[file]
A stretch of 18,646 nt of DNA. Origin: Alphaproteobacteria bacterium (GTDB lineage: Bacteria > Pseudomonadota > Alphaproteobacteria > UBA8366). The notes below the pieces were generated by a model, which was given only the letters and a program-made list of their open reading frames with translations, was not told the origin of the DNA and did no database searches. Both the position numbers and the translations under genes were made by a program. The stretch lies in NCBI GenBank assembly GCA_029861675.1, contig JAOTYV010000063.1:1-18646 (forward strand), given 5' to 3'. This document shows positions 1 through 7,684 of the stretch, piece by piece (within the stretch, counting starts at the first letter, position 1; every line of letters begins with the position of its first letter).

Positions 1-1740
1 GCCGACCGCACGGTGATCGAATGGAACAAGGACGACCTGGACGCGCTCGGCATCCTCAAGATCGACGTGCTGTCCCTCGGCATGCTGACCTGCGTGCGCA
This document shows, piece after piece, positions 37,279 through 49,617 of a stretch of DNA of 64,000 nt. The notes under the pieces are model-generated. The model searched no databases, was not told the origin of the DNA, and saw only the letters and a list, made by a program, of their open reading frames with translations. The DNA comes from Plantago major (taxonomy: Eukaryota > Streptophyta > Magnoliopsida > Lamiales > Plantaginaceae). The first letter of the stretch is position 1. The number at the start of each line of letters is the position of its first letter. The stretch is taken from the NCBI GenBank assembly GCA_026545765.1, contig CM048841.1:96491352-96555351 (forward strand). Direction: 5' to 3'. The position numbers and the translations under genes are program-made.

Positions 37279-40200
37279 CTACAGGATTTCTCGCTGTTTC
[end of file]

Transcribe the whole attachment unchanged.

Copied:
A stretch of 18,646 nt of DNA. Origin: Alphaproteobacteria bacterium (GTDB lineage: Bacteria > Pseudomonadota > Alphaproteobacteria > UBA8366). The notes below the pieces were generated by a model, which was given only the letters and a program-made list of their open reading frames with translations, was not told the origin of the DNA and did no database searches. Both the position numbers and the translations under genes were made by a program. The stretch lies in NCBI GenBank assembly GCA_029861675.1, contig JAOTYV010000063.1:1-18646 (forward strand), given 5' to 3'. This document shows positions 1 through 7,684 of the stretch, piece by piece (within the stretch, counting starts at the first letter, position 1; every line of letters begins with the position of its first letter).

Positions 1-1740
1 GCCGACCGCACGGTGATCGAATGGAACAAGGACGACCTGGACGCGCTCGGCATCCTCAAGATCGACGTGCTGTCCCTCGGCATGCTGACCTGCGTGCGCA
This document shows, piece after piece, positions 37,279 through 49,617 of a stretch of DNA of 64,000 nt. The notes under the pieces are model-generated. The model searched no databases, was not told the origin of the DNA, and saw only the letters and a list, made by a program, of their open reading frames with translations. The DNA comes from Plantago major (taxonomy: Eukaryota > Streptophyta > Magnoliopsida > Lamiales > Plantaginaceae). The first letter of the stretch is position 1. The number at the start of each line of letters is the position of its first letter. The stretch is taken from the NCBI GenBank assembly GCA_026545765.1, contig CM048841.1:96491352-96555351 (forward strand). Direction: 5' to 3'. The position numbers and the translations under genes are program-made.

Positions 37279-40200
37279 CTACAGGATTTCTCGCTGTTTC